Are writers mad — or only very sane? Horatio Clare reflects on this conundrum, with relation to his own experience of mental illness.
Like many young writers, Lizzie Nunnery resisted the idea that literary inspiration needed to be subjected to editing and revision. But then she came to see these as an organic, and essential, part of the writing process.
In the course of his writing career, Brian McCabe has discerned the influence of a number of other writers on his own work — influences which may or may not have proved enduring. Here he considers some of the more important.
Letters, photographs, newspaper cuttings… writers have always found inspiration in ephemera. Some have carried hoarding to excess, as Nicolette Jones explains.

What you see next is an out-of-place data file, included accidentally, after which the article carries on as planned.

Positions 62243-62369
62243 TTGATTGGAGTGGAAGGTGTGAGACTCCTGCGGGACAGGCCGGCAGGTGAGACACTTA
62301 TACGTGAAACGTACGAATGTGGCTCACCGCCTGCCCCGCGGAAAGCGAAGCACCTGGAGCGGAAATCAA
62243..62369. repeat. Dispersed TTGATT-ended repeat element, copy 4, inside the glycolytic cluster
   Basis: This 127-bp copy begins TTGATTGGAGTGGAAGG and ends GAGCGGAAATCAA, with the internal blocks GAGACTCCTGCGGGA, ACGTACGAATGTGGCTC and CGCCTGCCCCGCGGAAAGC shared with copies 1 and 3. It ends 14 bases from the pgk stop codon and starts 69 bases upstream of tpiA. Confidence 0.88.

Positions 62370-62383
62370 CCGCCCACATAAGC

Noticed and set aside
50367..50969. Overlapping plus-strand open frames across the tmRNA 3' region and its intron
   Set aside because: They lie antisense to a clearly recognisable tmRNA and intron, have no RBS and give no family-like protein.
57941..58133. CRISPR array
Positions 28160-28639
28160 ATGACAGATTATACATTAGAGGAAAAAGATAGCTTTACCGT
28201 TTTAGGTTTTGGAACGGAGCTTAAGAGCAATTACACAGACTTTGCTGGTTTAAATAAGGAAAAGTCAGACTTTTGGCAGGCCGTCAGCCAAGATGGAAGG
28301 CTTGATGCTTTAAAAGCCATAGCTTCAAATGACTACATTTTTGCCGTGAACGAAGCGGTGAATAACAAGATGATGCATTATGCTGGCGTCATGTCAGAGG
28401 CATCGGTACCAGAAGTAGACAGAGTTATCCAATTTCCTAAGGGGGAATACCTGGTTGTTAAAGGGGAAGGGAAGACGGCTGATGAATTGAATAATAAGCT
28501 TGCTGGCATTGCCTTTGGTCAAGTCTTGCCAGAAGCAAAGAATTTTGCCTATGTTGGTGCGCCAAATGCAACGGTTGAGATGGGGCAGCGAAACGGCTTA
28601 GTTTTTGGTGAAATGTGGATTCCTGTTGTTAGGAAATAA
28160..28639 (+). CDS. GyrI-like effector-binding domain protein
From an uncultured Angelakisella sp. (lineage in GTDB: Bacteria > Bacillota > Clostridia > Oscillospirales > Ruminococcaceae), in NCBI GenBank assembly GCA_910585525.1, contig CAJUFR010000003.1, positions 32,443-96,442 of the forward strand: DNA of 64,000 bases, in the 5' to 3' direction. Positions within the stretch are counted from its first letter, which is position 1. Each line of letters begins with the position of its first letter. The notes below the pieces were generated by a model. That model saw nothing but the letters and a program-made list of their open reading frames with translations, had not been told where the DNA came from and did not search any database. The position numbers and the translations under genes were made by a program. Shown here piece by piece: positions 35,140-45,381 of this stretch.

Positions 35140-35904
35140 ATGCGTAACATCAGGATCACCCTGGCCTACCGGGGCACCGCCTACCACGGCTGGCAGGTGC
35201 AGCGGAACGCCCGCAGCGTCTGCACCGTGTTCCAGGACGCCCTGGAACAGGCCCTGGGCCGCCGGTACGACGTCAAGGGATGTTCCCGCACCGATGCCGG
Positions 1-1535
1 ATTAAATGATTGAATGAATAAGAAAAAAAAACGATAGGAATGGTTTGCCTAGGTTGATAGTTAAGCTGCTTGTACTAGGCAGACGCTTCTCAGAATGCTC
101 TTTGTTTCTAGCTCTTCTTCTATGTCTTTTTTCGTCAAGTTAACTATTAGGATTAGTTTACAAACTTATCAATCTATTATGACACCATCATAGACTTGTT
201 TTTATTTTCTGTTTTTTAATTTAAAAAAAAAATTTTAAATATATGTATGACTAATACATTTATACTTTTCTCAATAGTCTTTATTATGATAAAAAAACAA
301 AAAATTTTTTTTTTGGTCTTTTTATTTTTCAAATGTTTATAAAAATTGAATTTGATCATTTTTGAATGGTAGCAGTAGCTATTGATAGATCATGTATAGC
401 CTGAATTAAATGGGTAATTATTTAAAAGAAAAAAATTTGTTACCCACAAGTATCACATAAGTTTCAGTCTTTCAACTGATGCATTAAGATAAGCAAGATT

After an accident left him with a broken arm, Roy Bainton had to learn to manage without the use of one hand, discovering how difficult ordinary tasks, such as driving – and typing – had become. His experience left him chastened, and with a new insight into the lives of other writers whose disabilities were more permanent.
Travel guidebooks burst with listings and practical advice, these days, and the armchair reader is relatively neglected. John Keay looks back to the earliest days of the format, when John Murray and Baedeker competed in the early nineteenth century, and wonders when the object of reading a guidebook for pleasure began to be forgotten.
Martina Evans kept starting novels only to find that they turned into poems and diagnosed in herself a resistance to narrative extension. She taught fiction and wrote poetry: bored with the padding of novels, she felt only poems tunnelled into the seam where memory meets the unconscious. Here she offers a passionate defence of the shorter form.